A living trust is an estate-planning tool that can help simplify the passing of assets from one person to another when the owner of the assets dies. Living trusts allow heirs to receive possession of items quickly and reduce the costs and complications of managing an estate after the owner passes by avoiding the probate process. However, trusts also have a number of negatives that a person should consider before establishing a trust.
Living trusts are complicated to set up, often requiring a considerable amount of work by the person establishing the trust. The person setting up the trust must transfer ownership of all of her assets to the trust. This includes real estate, private property and other assets. Though there are instructional books and software to help a person create her own trust, most will use an attorney. Though the services of an attorney will simplify the creation of a living trust, the person setting up the trust will likely have to meet with the attorney several times. By comparison, it is far simpler to establish a will. Many people use books and software to complete a will and, if they do use an attorney, generally one meeting is sufficient.
A person should expect to spend a month or more properly setting up a living trust. Those owning considerable amounts of real estate may spend the most time completing all of the steps required to complete a trust as transferring the ownership of real estate is a time-consuming process. It may take even more time if the real estate is in different states, due to the complications of communicating with the proper courthouses to get records changed.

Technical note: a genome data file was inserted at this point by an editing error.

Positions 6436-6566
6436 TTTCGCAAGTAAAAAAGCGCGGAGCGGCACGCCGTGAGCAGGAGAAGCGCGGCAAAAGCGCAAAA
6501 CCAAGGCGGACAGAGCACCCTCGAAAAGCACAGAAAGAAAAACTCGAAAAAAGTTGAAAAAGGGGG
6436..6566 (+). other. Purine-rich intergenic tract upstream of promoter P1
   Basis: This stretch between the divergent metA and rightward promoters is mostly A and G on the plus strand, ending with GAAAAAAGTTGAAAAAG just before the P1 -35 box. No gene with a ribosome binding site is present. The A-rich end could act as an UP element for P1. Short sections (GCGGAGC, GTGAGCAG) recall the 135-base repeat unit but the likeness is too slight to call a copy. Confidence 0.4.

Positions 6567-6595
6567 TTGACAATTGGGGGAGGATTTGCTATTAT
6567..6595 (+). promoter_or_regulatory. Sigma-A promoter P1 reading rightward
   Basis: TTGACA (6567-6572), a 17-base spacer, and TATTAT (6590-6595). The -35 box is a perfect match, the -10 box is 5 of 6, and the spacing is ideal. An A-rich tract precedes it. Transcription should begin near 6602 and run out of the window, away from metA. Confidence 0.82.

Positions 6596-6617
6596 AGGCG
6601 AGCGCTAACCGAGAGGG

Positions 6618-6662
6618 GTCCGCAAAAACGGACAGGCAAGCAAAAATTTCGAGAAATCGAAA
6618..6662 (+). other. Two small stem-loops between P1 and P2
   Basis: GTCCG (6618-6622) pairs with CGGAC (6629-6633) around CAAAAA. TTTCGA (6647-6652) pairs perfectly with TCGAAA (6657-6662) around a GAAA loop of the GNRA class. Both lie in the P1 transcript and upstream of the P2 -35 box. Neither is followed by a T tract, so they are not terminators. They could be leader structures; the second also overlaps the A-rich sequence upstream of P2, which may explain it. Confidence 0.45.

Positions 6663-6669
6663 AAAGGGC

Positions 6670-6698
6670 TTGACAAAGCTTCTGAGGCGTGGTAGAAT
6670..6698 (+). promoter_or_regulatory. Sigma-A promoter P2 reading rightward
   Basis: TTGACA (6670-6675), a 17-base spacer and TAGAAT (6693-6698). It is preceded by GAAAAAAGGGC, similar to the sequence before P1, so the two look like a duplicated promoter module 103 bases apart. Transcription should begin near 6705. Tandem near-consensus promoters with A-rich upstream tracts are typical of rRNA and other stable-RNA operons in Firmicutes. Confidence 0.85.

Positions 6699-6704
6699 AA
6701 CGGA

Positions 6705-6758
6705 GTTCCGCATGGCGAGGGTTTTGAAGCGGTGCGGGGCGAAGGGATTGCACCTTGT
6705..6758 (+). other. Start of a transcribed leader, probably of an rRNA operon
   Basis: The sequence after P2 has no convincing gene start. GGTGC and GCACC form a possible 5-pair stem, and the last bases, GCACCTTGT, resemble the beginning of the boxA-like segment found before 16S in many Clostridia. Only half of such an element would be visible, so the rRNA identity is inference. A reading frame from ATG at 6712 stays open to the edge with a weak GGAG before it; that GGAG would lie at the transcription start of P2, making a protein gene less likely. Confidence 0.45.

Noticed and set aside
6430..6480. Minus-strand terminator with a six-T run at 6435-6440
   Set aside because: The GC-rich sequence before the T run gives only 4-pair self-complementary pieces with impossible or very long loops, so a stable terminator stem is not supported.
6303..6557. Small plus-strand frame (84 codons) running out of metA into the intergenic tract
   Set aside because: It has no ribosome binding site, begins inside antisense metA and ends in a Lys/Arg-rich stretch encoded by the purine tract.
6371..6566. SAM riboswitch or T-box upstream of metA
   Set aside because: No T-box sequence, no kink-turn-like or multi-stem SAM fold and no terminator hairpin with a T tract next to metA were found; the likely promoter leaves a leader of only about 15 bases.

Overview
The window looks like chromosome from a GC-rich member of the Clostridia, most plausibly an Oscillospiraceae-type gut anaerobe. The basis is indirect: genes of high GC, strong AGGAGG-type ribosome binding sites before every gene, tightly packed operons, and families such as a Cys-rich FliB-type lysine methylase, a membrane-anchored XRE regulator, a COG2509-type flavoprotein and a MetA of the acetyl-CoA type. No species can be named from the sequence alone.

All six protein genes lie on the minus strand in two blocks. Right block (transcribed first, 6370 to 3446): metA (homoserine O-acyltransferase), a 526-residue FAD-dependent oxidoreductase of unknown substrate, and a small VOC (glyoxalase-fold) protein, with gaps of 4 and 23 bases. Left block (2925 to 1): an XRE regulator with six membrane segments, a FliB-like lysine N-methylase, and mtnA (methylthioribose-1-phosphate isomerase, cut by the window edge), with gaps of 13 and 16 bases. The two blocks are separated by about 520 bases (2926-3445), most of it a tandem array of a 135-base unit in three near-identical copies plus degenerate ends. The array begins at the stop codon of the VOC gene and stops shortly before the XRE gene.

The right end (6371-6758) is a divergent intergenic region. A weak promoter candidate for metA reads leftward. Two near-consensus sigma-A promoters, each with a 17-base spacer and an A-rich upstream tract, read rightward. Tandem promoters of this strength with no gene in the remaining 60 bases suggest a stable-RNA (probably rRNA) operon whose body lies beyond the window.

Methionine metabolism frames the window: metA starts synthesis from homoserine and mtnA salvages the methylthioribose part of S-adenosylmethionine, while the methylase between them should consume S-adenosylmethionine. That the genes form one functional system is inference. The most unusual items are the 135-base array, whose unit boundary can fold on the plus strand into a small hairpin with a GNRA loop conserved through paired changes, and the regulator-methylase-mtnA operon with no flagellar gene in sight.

To establish a living trust, most people will need to hire an attorney that specializes in estate planning to complete the necessary paperwork. Though a living trust may save money for a person’s heirs who will not have to deal with as many estate costs, the person establishing the trust will have to pay the costs of the trust upfront. Trusts can have some tax advantages for heirs over a standard will, but a person can complete other estate planning steps that offer similar savings.
As a person acquires assets, these assets will need added to the trust, further adding to the complication, time and expense of establishing a trust. Failing to add assets into the trust will cause the assets to pass through probate after the owner passes away. A person wanting to change beneficiaries or simply change the allocation of assets will also need to complete changes to the trust. This will likely require an additional visit to an attorney. Though changes to a will may also require a visit to an attorney, the costs to change a will are generally less as the process is less complicated.
- "The Houston Chronicle"; Looking at the Pros, Cons of Living Trusts; Ronald Lipman; February 2010
- "The New York Times"; The Pros and Cons of a Living Trust; Jay Romano; November 2005
- Internal Revenue Service. "Instructions for Form 5227: Split-Interest Trust Information Return," Pages 1-2. Accessed July 24, 2020.
Jay Motes is a writer who sold his first article in 1998. Motes has written for numerous print and online publications including "The Dollar Stretcher" and "WV Sportsman." He holds a Bachelor of Arts with a double major in history and political science form Fairmont State College in Fairmont, W.V.